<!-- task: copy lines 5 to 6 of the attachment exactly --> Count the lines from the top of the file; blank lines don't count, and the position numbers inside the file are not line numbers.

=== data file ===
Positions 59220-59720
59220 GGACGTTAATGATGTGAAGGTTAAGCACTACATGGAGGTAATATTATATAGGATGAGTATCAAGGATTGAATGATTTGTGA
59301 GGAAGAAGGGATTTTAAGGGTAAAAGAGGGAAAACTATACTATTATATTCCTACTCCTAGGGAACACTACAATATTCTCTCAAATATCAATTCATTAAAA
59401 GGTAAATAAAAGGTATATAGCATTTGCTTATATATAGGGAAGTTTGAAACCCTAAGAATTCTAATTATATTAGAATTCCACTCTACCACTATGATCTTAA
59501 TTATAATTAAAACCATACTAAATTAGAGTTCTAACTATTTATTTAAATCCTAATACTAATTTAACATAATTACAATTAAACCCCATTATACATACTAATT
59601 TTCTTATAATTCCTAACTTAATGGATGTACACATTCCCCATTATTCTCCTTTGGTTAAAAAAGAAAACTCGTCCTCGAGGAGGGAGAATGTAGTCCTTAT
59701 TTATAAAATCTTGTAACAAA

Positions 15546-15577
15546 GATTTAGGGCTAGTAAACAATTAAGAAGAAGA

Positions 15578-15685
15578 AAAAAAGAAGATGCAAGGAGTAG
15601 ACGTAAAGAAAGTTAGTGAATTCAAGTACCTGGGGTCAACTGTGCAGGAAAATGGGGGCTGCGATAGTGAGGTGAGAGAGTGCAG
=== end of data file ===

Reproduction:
59501 TTATAATTAAAACCATACTAAATTAGAGTTCTAACTATTTATTTAAATCCTAATACTAATTTAACATAATTACAATTAAACCCCATTATACATACTAATT
59601 TTCTTATAATTCCTAACTTAATGGATGTACACATTCCCCATTATTCTCCTTTGGTTAAAAAAGAAAACTCGTCCTCGAGGAGGGAGAATGTAGTCCTTAT